APV, Barath Khan:Have you met any resistance from the government authorities?
Jeju Island Activist, Paco:Since 2007, we’ve had more than 700 arrests, 500 court hearings, and so far, atleast 28persons have been sentenced to varying amounts of time in prison. Currently, we have a 22 year old girl on a six-month sentence in prison. Dr.Song Kang-Ho, whom you saw in the Al Jazeera video ‘A Call against Arms’, is in prison for the third time, this time since July 1st.A filmcriticis in prison for 18 months. The South Korean government does not merely consider us ordinary criminals, we are sentenced as criminals threatening national security.
APV, Barath Khan:Have the arrests and imprisonments dampened your struggle?
Jeju Island Activist, Silver: No. We are persisting with hope. I have participated in the struggle since
2012, and have observed consistent actions to resist the military base construction.
Jeju Island Activist, Sung Hee:We’ve had to use more and more creative ways of non-violent resistance.
APV, Abdulhai:We understand that Jeju Island has UNESCO Heritage sites. Has the UN or UNESCO protested against the military base construction?
Jeju Island Activist, Paco:UNESCOhas been evading our requests for more information. We asked for a map of the exact boundaries of the UNESCOHeritage Sites because we had conflicting information, but they wouldn’t help us.
APV, Abdulhai: Afghanistan also has UNESCO Heritage sites like Band-i-Amir in Bamiyan Province. So, Afghanistan and Jeju Island have the same struggle against militarism destroying their land and people.
Jeju Island Activist, Sung Hee: It is so good to know that.
Jeju Island, South Korea
designated Biosphere Reserve in 2002, World Natural Heritage in 2007 and Global Geopark in 2010,
making the sub-tropical island the only place on Earth
to receive all three UNESCO designations in the natural sciences.
The Afghan Peace Volunteers at Band-i-Amir,
Afghanistan’s first National Park
and also on UNESCO’s world heritage list.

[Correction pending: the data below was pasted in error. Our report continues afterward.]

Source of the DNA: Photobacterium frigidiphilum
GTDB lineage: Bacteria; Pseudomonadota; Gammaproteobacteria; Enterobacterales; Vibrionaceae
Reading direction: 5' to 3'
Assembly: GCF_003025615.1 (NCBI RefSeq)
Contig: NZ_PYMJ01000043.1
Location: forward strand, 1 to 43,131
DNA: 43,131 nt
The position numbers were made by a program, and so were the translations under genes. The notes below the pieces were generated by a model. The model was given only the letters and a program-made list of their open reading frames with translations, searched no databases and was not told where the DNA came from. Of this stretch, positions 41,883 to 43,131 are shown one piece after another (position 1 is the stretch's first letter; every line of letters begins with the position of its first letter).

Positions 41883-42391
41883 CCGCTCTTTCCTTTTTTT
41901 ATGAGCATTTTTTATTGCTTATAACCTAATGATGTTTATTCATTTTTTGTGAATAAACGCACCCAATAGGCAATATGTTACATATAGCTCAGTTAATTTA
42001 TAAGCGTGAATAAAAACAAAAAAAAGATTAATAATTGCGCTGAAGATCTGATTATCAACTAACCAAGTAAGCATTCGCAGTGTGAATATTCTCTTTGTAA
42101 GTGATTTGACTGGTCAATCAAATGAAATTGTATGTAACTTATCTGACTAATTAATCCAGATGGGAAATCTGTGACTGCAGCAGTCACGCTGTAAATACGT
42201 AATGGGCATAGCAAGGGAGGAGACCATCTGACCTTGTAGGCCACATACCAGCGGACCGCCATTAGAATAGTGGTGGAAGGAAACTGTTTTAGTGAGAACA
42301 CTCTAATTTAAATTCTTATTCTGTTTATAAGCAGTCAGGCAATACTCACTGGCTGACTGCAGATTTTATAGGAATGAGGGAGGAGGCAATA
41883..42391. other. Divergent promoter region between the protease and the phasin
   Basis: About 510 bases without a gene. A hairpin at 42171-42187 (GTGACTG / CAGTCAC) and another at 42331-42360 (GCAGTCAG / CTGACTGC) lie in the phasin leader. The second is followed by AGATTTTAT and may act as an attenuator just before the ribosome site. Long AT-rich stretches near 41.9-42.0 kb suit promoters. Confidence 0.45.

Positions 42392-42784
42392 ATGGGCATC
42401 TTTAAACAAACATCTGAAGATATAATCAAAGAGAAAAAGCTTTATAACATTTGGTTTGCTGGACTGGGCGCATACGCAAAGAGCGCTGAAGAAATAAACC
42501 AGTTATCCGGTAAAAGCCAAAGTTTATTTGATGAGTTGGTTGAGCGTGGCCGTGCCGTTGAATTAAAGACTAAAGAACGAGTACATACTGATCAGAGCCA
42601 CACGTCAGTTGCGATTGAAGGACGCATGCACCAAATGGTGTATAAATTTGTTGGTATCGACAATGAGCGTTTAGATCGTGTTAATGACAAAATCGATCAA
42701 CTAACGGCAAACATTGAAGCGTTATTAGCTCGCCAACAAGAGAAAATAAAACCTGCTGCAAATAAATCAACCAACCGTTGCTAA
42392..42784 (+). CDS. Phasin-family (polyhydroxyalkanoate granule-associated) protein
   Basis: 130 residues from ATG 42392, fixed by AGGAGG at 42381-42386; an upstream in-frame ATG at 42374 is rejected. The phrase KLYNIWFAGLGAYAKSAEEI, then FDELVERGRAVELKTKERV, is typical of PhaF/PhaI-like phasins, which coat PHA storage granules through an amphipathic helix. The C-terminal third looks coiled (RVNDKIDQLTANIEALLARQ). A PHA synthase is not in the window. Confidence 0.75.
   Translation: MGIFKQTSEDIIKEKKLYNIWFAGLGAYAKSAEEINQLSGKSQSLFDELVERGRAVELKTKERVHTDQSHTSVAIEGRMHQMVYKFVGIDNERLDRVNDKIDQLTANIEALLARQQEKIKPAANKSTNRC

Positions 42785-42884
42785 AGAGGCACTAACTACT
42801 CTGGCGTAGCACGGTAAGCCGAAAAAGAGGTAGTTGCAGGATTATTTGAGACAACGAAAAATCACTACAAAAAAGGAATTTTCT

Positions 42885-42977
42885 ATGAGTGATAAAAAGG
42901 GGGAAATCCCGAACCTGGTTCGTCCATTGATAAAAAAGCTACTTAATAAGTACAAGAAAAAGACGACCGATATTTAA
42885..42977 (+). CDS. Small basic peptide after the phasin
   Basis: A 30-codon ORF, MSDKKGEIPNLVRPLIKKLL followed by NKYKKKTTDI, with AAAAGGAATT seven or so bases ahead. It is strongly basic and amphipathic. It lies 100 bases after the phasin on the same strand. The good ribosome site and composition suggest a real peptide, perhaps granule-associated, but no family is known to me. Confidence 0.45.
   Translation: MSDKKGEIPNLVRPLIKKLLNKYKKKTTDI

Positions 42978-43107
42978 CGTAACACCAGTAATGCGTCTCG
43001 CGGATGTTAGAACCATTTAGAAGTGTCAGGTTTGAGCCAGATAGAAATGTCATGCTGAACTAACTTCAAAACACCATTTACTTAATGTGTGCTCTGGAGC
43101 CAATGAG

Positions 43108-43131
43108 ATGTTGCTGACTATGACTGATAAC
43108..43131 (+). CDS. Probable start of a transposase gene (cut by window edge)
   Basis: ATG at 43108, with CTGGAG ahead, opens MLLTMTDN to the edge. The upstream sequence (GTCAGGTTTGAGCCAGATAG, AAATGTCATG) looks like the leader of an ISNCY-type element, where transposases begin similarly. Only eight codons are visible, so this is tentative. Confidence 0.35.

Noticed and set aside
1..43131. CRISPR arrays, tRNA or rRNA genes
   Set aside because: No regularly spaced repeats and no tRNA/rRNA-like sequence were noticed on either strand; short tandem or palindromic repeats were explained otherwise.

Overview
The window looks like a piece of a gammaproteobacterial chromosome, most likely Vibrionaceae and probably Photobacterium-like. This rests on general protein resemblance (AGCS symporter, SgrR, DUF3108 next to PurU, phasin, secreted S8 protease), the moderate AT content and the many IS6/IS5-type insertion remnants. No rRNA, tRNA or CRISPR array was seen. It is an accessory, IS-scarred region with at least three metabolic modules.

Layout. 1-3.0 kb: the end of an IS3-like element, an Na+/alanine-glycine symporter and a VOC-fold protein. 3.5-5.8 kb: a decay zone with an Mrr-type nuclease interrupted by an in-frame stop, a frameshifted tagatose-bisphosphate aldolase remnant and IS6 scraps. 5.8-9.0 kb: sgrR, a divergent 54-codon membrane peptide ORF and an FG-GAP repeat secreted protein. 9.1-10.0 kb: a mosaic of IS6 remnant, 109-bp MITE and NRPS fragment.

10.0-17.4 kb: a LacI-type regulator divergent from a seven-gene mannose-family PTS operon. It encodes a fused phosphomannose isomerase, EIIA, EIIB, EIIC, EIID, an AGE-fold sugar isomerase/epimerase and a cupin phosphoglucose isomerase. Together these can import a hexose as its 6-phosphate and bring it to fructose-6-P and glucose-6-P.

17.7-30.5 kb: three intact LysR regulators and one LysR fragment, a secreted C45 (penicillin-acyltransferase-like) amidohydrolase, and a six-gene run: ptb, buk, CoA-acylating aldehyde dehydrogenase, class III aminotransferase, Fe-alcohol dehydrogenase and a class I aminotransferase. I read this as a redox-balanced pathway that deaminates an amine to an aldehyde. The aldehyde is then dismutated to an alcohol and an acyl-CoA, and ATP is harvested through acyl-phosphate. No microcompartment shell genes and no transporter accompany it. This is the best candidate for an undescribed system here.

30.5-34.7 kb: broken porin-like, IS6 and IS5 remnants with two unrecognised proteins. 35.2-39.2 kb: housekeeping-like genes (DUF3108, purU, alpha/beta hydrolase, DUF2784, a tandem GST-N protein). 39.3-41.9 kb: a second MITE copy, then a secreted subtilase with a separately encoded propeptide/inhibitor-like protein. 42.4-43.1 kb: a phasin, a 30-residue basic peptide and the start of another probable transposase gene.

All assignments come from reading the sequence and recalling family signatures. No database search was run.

APV, Ali:Are people from other villagers in Jeju Island joining your struggle?
Jeju Island Activist, Sung Hee:Sadly, we haven’t had many people joining us from other villages. I’ve thought much about why this is so, and I think it may have to do with the trauma and memories of the islanders after the massacre at Jeju Island in 1938. I would expect that the decades of war in Afghanistan have also traumatized Afghans.
APV, Faiz:We also have many people who have experienced war trauma. The Afghan Ministry of Public Health has reported as many as 60% of the Afghan population having mental health problems. In 2013 till the month of September, 2500 women have committed suicide.
APV, Ali: The Afghan Peace Volunteers are mainly young. Are there many young people in your work?
Jeju Island Activist, Paco: Yes, we have people as young as 13 attending our week-long Peace Schools. We also have grandfathers and grandmothers.
APV, Abdulhai: Great, let’s arrange a conversation with the youth, the grandfathers and the grandmothers of Jeju Island!
Jeju Island Activist, Sung Hee : Can you tell us about the general situation in Afghanistan?
APV, Faiz: The mainstream media has generally given the impression that there would be a withdrawal of troops from Afghanistan in 2014, and that the war will wind down. There won’t be a withdrawal. The U.S. military is not withdrawing from Afghanistan.Instead, the U.S. and Afghan governments are currently negotiating the Bilateral Security Agreement, which would establish the long term presence of U.S. troops on at least nine military bases across Afghanistan, and which would grant legal immunity to U.S. soldiers.
APV, Abdulhai: The South Korean government started contributing troops to the NATO coalition in Afghanistan since 2010. If you can, please tell your government not to send any South Korea troops to Afghanistan.
Jeju Island Activist, Sung Hee: We will.Wow, nine U.S. military bases in Afghanistan!
Jeju Island Activist, Paco: The young South Korean soldiers sent to Afghanistan are conscripts.
APV, Faiz: We understand that the South Korean soldiers have no choice. Likewise, U.S. soldiers need their jobs to earn a living. How difficult it is for them psychologically, doing something they’re not willing to do; 22 U.S. veterans commit suicide every day!